First Corinthians 13 describes this kind of love (agape in the Greek). There the apostle Paul, brilliant scholar and intimate friend of God, concludes that love is the greatest dimension of the Spirit realm. It is the very economy of heaven. According to this passage, the first characteristic of love is that it is patient (1 Corinthians 13:4, NIV). Webster’s Dictionary defines patience as: “bearing pains or trials calmly or without complaint.” The King James Version and other early Bible translations are quite to the point, stating “love suffers long and is kind.” The primary trait of love is that it suffers long, yet is kind. God teaches us to love when He takes us through suffering.
Loving in the Last Days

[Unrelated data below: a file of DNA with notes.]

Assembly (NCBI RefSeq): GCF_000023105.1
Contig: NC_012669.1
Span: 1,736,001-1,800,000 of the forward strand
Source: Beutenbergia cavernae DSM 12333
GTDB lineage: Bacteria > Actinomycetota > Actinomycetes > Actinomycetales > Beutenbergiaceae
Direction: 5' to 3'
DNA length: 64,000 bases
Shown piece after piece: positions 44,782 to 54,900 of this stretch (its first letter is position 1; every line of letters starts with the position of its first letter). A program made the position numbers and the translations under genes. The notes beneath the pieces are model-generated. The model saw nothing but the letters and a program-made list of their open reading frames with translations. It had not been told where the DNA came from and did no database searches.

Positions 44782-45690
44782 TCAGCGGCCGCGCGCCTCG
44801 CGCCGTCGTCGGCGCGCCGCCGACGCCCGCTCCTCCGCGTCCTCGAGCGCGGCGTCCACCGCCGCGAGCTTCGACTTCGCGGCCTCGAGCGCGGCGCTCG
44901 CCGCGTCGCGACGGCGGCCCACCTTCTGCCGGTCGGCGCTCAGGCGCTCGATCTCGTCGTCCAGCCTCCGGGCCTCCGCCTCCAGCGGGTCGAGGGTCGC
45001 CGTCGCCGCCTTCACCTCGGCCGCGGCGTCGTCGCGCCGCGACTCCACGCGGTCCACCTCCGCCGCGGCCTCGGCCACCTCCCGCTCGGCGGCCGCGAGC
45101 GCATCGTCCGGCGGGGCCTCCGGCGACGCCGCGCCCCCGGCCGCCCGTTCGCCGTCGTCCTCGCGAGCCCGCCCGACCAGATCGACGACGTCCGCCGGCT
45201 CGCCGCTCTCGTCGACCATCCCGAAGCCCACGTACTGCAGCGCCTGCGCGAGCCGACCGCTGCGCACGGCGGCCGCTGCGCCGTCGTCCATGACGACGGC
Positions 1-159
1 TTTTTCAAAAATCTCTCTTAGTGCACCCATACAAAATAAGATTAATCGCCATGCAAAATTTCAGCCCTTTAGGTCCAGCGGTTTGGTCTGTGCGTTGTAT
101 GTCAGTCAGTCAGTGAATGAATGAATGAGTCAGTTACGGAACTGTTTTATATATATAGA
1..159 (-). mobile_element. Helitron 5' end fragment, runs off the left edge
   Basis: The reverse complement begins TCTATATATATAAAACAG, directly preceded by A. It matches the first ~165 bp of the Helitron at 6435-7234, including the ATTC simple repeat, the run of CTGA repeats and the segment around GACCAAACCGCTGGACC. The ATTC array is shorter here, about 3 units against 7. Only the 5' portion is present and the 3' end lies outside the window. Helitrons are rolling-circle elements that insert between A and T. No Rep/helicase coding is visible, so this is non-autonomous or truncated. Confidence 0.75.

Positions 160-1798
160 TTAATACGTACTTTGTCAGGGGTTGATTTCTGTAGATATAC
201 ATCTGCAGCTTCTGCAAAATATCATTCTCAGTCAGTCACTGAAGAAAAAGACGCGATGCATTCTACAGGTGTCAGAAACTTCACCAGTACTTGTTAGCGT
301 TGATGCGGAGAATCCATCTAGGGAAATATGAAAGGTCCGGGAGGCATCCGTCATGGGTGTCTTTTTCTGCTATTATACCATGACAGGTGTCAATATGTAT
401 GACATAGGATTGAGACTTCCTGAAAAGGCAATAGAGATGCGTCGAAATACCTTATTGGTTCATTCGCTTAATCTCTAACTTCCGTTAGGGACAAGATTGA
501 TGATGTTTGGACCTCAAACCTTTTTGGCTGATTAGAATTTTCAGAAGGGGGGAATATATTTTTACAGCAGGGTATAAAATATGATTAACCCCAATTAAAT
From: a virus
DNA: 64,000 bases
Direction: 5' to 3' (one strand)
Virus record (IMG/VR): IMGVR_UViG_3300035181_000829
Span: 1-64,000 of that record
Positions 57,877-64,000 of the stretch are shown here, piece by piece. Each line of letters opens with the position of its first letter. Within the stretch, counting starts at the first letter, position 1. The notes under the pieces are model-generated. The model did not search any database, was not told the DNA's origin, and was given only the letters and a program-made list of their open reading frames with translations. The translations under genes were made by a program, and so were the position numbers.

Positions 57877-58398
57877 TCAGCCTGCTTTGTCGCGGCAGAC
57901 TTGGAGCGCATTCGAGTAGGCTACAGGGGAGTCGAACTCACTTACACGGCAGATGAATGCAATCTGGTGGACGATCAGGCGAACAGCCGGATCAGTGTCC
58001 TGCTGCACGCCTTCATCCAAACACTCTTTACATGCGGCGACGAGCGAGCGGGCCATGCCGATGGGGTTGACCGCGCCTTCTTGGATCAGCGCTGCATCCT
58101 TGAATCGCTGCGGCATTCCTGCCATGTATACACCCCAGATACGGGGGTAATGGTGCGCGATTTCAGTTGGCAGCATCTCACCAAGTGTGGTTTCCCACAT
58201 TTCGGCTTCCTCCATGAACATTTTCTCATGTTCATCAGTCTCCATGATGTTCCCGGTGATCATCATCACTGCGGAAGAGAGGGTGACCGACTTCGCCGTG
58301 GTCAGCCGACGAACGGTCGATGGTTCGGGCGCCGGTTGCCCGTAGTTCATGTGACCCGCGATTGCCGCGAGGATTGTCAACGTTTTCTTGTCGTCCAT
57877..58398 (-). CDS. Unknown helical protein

Since moving to Israel at the beginning of the year, I’m more convinced than ever that love is refined, or matured, by that which causes us to be patient, and to “bear pains or trials calmly or without complaint.” Israeli bureaucracy does not move at lightning speed, and as a socialist democracy, the government is more involved in one’s personal life than in the US. In addition, religious authorities can treat believers quite unfairly, even cruelly. In this milieu, I’ve learned that when things don’t go my way, the Lord is usually gently urging me (again) to bear a trial calmly and grow in love. He really is big enough, with my best interest at heart, to work it all out for good! The trial, or suffering, is meant to draw me deeper into Him, that I might better know the height, depth, and breadth of His love. I do not suffer alone, whether the trial is of minor or major proportion (and I’ve experienced both). Instead, He’s inviting me into the fellowship of His sufferings—to that flashpoint on the cross where he bares His Divine Heart which, from Pure Love itself, bore my sins, sorrows and shame. By “the fellowship of His suffering, being conformed to His death” I truly “know Him and the power of His resurrection” (see Philippians 3:10). By death of self, you and I enter into Life.